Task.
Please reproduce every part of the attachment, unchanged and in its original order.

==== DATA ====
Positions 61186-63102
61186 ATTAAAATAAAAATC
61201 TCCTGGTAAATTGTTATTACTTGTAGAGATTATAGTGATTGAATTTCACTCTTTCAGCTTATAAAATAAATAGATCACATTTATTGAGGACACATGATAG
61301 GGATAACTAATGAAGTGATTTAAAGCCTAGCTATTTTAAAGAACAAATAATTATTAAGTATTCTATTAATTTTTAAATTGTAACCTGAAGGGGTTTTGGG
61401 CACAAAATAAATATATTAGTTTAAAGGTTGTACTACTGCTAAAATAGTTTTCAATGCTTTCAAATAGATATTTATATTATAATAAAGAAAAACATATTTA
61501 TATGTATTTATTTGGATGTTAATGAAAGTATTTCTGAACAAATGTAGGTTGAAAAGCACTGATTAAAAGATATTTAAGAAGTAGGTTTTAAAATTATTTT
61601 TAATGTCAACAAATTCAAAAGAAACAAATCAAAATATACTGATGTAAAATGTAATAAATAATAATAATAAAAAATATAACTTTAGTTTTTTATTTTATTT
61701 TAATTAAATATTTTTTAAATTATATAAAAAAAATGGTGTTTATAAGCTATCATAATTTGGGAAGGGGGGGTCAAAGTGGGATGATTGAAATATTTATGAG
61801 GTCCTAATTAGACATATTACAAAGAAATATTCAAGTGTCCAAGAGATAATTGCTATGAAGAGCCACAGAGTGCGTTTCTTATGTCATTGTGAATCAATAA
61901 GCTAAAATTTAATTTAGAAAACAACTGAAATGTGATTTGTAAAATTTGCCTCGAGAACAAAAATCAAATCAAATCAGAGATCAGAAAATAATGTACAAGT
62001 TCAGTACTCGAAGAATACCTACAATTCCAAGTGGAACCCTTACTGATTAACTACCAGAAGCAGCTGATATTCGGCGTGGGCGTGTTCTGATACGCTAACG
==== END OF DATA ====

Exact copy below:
Positions 61186-63102
61186 ATTAAAATAAAAATC
61201 TCCTGGTAAATTGTTATTACTTGTAGAGATTATAGTGATTGAATTTCACTCTTTCAGCTTATAAAATAAATAGATCACATTTATTGAGGACACATGATAG
61301 GGATAACTAATGAAGTGATTTAAAGCCTAGCTATTTTAAAGAACAAATAATTATTAAGTATTCTATTAATTTTTAAATTGTAACCTGAAGGGGTTTTGGG
61401 CACAAAATAAATATATTAGTTTAAAGGTTGTACTACTGCTAAAATAGTTTTCAATGCTTTCAAATAGATATTTATATTATAATAAAGAAAAACATATTTA
61501 TATGTATTTATTTGGATGTTAATGAAAGTATTTCTGAACAAATGTAGGTTGAAAAGCACTGATTAAAAGATATTTAAGAAGTAGGTTTTAAAATTATTTT
61601 TAATGTCAACAAATTCAAAAGAAACAAATCAAAATATACTGATGTAAAATGTAATAAATAATAATAATAAAAAATATAACTTTAGTTTTTTATTTTATTT
61701 TAATTAAATATTTTTTAAATTATATAAAAAAAATGGTGTTTATAAGCTATCATAATTTGGGAAGGGGGGGTCAAAGTGGGATGATTGAAATATTTATGAG
61801 GTCCTAATTAGACATATTACAAAGAAATATTCAAGTGTCCAAGAGATAATTGCTATGAAGAGCCACAGAGTGCGTTTCTTATGTCATTGTGAATCAATAA
61901 GCTAAAATTTAATTTAGAAAACAACTGAAATGTGATTTGTAAAATTTGCCTCGAGAACAAAAATCAAATCAAATCAGAGATCAGAAAATAATGTACAAGT
62001 TCAGTACTCGAAGAATACCTACAATTCCAAGTGGAACCCTTACTGATTAACTACCAGAAGCAGCTGATATTCGGCGTGGGCGTGTTCTGATACGCTAACG